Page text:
10 Bubble Shows — Which Will Survive?
We're mere weeks into the new TV season, and already the freshman class has provided some bona fide hits (hello, girls both New and 2 Broke!) But while some shows started strong, several others faltered out of the gate (RIP, The Playboy Club, Free Agents, How to Be a Gentleman and Charlie's Angels!) Which shows will be next? These 10 are in the most danger, due to low ratings, poor performances among younger viewers and other typical bad signs. Is your favorite show on the list?
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1. Body of Proof (ABC)
Tuesdays at 10/9c
The Good News: Dana Delany is just lovely. We'd watch her read the phone book.
The Bad News: It often falls behind both Unforgettable and Parenthood in the demo, and the only show pulling lower ratings for ABC was the now-canceled Charlie's Angels. The show's average audience last season was around 11 million viewers; it's about 9.7 million viewers so far this season.
2. Community (NBC)
Thursdays at 8/7c
The Good News: The critical darling has earned enough respect to lure some heavyweight guest stars, including John Goodman and The Wire's Michael Kenneth Williams. Plus: The show's most recent episode, "Remedial Chaos Theory" is easily one of the show's greatest creative achievements to date.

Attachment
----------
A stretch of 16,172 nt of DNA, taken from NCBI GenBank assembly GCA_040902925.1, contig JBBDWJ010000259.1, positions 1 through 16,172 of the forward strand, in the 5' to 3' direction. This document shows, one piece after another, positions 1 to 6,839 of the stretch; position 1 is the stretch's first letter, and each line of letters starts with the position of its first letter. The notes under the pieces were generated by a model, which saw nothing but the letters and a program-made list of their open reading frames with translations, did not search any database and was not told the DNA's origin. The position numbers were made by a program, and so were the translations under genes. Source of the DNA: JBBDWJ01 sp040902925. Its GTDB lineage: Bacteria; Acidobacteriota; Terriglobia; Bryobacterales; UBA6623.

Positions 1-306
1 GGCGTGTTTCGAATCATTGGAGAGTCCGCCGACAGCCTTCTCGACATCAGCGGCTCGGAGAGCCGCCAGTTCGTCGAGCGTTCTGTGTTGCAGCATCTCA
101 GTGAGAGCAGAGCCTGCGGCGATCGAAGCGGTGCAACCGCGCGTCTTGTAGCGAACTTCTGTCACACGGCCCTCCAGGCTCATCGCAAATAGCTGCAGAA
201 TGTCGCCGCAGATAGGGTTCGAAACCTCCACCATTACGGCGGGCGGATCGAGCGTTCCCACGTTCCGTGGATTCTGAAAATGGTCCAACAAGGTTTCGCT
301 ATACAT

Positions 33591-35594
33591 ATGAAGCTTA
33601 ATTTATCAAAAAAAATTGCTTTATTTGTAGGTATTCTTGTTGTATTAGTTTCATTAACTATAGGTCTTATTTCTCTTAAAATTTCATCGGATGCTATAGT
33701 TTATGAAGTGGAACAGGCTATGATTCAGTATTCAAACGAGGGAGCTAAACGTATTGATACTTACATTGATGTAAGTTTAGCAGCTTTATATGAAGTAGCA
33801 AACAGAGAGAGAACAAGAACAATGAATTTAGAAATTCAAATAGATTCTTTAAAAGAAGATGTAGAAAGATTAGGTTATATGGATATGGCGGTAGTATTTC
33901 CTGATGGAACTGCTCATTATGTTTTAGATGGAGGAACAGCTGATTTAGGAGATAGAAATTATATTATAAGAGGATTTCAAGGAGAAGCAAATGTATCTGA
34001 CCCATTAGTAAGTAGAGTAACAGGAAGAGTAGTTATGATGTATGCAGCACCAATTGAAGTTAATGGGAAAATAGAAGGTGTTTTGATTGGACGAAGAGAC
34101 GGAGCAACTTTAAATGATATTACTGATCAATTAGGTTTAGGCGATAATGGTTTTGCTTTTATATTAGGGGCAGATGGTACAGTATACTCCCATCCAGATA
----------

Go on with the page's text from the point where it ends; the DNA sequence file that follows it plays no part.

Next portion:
The Bad News: No one is watching. The show is averaging an anemic 3.7 million viewers per episode, an abysmal number that can't be ignored, even by NBC.
3. CSI: NY (CBS)
Fridays at 9/8c
The Good News: Despite being on this list back in May, the show earned a cautious renewal when the network ordered up 18 episodes. It's winning its (admittedly not-so-competitive) timeslot. Still, the show's audience is loyal: CSI: NY regularly builds on its lead-in, A Gifted Man, a qualified feat (see below).
The Bad News: The show's averaging 10 million viewers, down slightly from a year ago, which doesn't make a strong case for earning any additional episodes. It's one of CBS' lowest-performing shows.
4. Fringe (Fox)
Fridays at 9/8c
The Good News: Well...on Fridays, the bar is still very low! In its most recent outing, Fringe delivered a 1.2 rating/4 share in the demo, which isn't that far from Friday-night leader CSI: NY (1.7/5). And Fox President of Entertainment Kevin Reilly is a fan. "It was one of the great victories for us last season," Reilly said in August. "We were cheering the Friday night victory for Fringe... I don't expect explosive growth [this fall]..."